I’m asking because, if you don’t like it, and if you’re a Very Important Person, I’ll change the darn thing until you do. After all, that’s the policy of The New York Times, and if it’s good enough for the supremely authoritative, magnificently magisterial, tremendously august Gray Lady — the newspaper that thinks of itself as “the paper of record” — it’s certainly good enough for me.
Maybe I should apologize for the foregoing sarcasm, but, for the life of me, I don’t know how else to respond to the shenanigans currently unfolding at the Times. Just in case you haven’t heard, here are the facts.
On Monday, August 5, in the wake of the mass shootings in El Paso, Texas and Dayton, Ohio, Pres. Trump addressed the nation. Part of what he said was this: “The shooter in El Paso posted a manifesto online consumed by racist hate. In one voice, our nation must condemn racism, bigotry, and white supremacy. These sinister ideologies must be defeated. Hate has no place in America.”
He proposed four steps the country should take to try to prevent such attacks; one step would be to “make sure that those judged to pose a grave risk to public safety do not have access to firearms, and that, if they do, those firearms can be taken through rapid due process.”
The president’s address on such an important topic was, of course, a big news item, and the Times treated it as such. On August 6, the first edition of the paper went to print and to the web with a banner headline over two-thirds of the front page, all in capital letters: “TRUMP URGES UNITY VS. RACISM”. Under that headline was a second headline, only one column wide and in much smaller type: “Condemns ‘Slaughters,’ but Says Little of Gun Control”.
It turns out that there were people who thought that the banner headline framed Trump’s speech in a way that was a tad bit too positive. Some of those dissatisfied people were among the flock of Democrats who are running for their party’s presidential nomination.
Kirsten Gillibrand, senator from New York, tweeted “That’s not what happened” in response to the headline. Cory Booker, senator from New Jersey, tweeted: “Lives literally depend on you doing better, NYT. Please do.” (I can’t explain why or how lives “literally” depend on the Times’ content; you’ll have to ask Sen. Booker.) Robert Francis (a.k.a. “Beto”) O’Rourke, who used to be a member of the House of Representatives from El Paso, tweeted “Unbelievable.” And Bill de Blasio, who is Mayor of N.Y.C. and is rumored to be running for president, tweeted: “Not the truth.”
Guess what? After all the brouhaha and hullaballoo, the second edition of the Times appeared with the same story, but under a different banner headline: “ASSAILING HATE BUT NOT GUNS”, and with a new subheading: “Trump, in Speech, Says Little of Curbing Weapons”.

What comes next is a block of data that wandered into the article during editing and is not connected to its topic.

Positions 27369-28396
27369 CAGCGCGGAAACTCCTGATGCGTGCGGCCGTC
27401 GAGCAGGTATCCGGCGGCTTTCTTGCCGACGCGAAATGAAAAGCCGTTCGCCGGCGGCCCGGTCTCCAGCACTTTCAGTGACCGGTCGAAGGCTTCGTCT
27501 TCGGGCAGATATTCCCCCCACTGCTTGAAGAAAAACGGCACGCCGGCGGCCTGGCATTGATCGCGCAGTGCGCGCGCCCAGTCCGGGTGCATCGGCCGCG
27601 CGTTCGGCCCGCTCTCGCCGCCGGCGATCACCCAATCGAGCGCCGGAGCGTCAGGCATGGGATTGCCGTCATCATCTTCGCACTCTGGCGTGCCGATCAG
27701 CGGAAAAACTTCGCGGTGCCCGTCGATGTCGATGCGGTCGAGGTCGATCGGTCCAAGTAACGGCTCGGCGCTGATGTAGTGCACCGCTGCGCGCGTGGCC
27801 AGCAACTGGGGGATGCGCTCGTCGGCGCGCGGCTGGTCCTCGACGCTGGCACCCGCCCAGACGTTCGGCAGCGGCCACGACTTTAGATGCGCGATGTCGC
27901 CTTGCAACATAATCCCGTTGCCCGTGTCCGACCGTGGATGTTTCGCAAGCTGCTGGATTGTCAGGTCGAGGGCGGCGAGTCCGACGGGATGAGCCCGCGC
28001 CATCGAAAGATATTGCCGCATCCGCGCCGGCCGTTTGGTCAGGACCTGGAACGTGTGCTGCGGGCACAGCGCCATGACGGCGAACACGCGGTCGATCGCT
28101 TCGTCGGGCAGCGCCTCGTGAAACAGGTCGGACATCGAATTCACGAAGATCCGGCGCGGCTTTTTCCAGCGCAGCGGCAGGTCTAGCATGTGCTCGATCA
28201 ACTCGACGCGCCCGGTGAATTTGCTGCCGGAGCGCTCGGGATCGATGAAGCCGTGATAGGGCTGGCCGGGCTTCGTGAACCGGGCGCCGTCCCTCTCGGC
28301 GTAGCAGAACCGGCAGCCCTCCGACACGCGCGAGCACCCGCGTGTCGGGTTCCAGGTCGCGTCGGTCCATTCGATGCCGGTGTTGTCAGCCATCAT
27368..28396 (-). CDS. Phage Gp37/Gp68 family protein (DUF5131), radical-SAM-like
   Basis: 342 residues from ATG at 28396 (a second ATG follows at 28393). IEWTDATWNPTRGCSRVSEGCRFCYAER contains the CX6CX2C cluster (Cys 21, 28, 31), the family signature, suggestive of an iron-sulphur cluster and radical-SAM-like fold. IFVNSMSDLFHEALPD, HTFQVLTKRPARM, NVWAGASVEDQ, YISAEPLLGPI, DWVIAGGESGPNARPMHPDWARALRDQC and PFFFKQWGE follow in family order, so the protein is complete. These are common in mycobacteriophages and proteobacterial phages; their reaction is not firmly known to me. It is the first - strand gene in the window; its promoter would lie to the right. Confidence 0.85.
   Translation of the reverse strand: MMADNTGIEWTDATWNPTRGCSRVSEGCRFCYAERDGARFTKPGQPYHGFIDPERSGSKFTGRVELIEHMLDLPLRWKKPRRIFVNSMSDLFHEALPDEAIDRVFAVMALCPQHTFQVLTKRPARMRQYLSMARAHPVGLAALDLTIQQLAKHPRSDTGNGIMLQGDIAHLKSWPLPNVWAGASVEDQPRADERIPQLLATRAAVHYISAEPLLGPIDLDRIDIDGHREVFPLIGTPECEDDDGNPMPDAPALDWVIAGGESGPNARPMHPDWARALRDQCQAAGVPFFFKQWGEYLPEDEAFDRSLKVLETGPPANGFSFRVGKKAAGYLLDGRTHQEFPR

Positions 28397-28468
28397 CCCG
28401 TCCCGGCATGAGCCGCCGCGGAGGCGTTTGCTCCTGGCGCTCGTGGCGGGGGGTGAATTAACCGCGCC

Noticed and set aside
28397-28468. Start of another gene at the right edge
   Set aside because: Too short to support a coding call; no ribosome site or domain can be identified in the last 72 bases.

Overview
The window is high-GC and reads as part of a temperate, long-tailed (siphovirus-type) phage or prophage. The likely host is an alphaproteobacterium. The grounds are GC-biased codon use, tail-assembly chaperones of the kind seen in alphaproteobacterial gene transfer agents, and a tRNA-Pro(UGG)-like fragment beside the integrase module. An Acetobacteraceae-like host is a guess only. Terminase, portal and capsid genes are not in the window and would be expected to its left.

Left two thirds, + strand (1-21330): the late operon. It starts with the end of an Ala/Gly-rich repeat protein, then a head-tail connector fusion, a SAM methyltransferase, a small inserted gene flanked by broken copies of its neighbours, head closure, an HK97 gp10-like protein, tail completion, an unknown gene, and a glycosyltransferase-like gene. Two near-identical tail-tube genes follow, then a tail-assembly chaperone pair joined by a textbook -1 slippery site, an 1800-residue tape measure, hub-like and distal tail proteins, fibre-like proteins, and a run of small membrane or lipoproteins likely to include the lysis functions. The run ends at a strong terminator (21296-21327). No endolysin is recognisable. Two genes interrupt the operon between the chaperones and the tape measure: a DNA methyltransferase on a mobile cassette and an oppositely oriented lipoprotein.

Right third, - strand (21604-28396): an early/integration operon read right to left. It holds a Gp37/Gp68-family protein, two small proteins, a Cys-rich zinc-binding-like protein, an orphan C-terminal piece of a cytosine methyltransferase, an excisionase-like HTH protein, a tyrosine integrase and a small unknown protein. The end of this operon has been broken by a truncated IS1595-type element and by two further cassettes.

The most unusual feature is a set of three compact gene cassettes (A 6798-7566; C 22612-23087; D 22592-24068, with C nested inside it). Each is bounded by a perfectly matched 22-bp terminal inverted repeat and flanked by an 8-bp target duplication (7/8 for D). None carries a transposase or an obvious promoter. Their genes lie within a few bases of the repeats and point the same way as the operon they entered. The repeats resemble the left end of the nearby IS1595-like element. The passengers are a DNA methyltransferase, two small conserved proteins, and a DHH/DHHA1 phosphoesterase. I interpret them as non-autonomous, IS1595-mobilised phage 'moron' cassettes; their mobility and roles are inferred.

So, to summarize: (1) Times publishes story about Trump’s address, complete with banner headline; (2) some people, including people who just happen to be Democrats vying for the opportunity to run against Trump, complain about said headline, ostensibly because it casts too favorable a light on Trump’s speech; and (3) Times deletes said headline and replaces it with one that is more negative.
I suppose that is how journalism is supposed to be conducted at the very highest level.
And, believe it or not, we still haven’t gotten to the best part. The executive editor of the Times—the top man on the “news” side of the paper—is Dean Baquet. He was interviewed about the headline change, and he said basically two things.
First, he said that the original headline “was written on deadline and when it was passed along for approval we all saw it was a bad headline and changed it pretty quickly.” So, at the Times, the rule apparently is: publish first, approve later. Is that any way to run a newspaper or, for that matter, any kind of organization? ‘Shoot first, aim later’ is bad policy in any endeavor.
The second thing Mr. Baquet said is my own personal favorite. He said: “The fact that Beto O’Rourke and Cory Booker didn’t like it didn’t influence me. I don’t need the entire political field to tell me we wrote a bad headline. It was evident.”
So, we are supposed to believe that intense criticism from Democratic heavyweights had absolutely nothing to do with the Times’ switching out a headline that cast a somewhat positive light on Pres. Trump and substituting a much more negative one in its place. Did not influence Mr. Baquet at all—not one bit. (And, if you believe that one, there’s a bridge in Brooklyn I could sell you at a very reasonable price.)
Pres. Trump is both wrong and foolish when he says that the media are the enemy of the people. But there is a good reason why many Americans believe that major news institutions have utterly abandoned the standards of objectivity and fairness that, long ago, journalists tried to uphold. The Times ought to be ashamed.